# Python divmod() Function

The divmod() function in Python, takes two arguments and returns the quotient and remainder value in the form of tuple, after dividing the first argument's value by second. For example:

```x = divmod(10, 5)
print(x)

x = divmod(100, 2.5)
print(x)

x = divmod(10, 3)
print(x)```

The output would be:

```(2, 0)
(40.0, 0.0)
(3, 1)```

## Python divmod() Function Syntax

The syntax of divmod() function in Python, is:

`divmod(dividend, divisor)`

## Python divmod() Function Example

Here is an example demonstrating the divmod() function in Python. This program allows user to define the value of dividend and divisor, at run-time:

```print("Enter the Dividend (Numerator): ", end="")
num = int(input())
print("Enter the Divisor (Denominator): ", end="")
den = int(input())

res = divmod(num, den)
print("\nQuotient =", res[0])
print("Remainder =", res[1])```

The snapshot given below shows the sample run, with user input 20 as numerator and 6 as denominator:

Now the problem is, what if user wants to enter floating-point value for numerator and/or denominator ?
Therefore, we need to modify the above program in way to convert the input value to floating-point. This program also catches the exception raised while conversion using the try-except block, when user try to enter an input other than a number:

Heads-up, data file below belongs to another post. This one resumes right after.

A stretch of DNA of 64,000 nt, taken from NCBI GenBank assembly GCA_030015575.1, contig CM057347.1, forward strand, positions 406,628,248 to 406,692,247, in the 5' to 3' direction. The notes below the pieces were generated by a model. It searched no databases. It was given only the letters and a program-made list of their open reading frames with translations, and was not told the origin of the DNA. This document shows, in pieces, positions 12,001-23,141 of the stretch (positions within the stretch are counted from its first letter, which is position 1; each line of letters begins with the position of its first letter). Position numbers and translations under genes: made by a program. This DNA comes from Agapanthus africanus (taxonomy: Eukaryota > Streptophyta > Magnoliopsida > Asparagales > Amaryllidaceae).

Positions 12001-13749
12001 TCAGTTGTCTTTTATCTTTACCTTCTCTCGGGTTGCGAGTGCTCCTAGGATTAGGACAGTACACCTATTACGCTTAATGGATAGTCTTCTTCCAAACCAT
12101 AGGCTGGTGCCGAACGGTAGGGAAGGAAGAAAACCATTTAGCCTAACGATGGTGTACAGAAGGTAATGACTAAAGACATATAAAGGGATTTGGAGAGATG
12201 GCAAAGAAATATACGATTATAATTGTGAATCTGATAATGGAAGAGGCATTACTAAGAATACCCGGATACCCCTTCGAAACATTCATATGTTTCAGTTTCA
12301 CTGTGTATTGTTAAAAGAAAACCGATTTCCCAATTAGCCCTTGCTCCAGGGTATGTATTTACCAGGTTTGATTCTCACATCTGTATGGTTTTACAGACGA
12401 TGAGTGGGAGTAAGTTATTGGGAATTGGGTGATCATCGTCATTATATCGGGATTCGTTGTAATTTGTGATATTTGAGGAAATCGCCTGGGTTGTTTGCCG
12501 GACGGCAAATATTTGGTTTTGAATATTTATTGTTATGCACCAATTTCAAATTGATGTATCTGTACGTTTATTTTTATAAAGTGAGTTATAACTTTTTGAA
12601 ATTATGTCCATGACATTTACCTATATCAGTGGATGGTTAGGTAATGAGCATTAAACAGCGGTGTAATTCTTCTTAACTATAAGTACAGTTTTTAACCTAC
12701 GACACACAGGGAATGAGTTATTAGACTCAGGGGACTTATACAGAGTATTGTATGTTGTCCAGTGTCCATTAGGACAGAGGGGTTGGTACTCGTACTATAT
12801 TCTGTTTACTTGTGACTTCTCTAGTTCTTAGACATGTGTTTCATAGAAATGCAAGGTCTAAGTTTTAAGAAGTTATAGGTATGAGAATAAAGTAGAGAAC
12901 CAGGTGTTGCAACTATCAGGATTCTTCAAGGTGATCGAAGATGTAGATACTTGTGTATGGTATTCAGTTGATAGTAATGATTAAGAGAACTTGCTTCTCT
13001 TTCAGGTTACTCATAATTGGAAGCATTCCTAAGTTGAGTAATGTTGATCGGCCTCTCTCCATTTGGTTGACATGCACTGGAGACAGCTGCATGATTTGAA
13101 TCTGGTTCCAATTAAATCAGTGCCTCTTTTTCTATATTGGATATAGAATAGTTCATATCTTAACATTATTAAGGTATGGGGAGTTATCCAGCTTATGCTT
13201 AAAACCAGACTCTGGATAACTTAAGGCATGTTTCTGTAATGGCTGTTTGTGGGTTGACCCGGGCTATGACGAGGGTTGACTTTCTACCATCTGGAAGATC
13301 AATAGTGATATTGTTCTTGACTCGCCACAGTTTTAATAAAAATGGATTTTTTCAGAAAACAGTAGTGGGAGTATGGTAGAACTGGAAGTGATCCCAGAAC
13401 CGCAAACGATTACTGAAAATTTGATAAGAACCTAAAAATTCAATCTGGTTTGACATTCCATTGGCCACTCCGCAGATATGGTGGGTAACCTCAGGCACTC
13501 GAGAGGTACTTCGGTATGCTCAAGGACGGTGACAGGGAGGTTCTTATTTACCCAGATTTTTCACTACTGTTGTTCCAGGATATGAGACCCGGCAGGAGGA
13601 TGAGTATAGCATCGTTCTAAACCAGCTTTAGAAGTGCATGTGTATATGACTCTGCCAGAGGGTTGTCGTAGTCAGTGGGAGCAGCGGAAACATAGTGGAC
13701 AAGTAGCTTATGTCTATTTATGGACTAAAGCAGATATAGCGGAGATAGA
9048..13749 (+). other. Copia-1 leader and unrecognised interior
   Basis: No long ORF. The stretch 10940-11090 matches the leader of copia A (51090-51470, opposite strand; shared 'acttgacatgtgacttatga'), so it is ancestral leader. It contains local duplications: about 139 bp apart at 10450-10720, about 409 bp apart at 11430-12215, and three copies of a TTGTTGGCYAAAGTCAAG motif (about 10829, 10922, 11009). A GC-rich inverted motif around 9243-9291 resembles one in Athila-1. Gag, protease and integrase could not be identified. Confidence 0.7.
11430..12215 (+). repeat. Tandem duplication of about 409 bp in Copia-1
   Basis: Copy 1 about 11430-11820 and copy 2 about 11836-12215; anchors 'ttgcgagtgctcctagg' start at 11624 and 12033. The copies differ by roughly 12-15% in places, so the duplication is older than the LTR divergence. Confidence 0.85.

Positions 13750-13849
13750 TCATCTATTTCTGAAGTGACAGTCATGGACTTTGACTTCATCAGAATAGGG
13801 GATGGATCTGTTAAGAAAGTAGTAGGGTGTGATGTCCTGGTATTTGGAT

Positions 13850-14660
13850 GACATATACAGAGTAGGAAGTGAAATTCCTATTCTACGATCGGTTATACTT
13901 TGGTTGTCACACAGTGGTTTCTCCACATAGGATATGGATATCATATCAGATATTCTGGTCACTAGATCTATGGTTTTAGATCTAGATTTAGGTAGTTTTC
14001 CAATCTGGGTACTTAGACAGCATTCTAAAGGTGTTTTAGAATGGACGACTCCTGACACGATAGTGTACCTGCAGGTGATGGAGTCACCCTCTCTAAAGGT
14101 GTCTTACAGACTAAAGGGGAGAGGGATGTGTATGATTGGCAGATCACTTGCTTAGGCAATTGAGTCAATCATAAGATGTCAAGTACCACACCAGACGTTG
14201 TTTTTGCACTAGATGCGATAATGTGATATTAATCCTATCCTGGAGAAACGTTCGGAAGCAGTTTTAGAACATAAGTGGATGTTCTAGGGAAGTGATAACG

```print("Enter the Dividend (Numerator): ", end="")
num = input()
print("Enter the Divisor (Denominator): ", end="")
den = input()

try:
num = float(num)
try:
den = float(den)
res = divmod(num, den)
print("\nQuotient =", res[0])
print("Remainder =", res[1])
except ValueError:
print("\nInvalid Denominator Value!")
except ValueError:
print("\nInvalid Numerator Value!")```

Here is its sample run with user input 10 as numerator and codescracker as denominator:

Here is another sample run with user input 21 and 1.5:

Python Online Test

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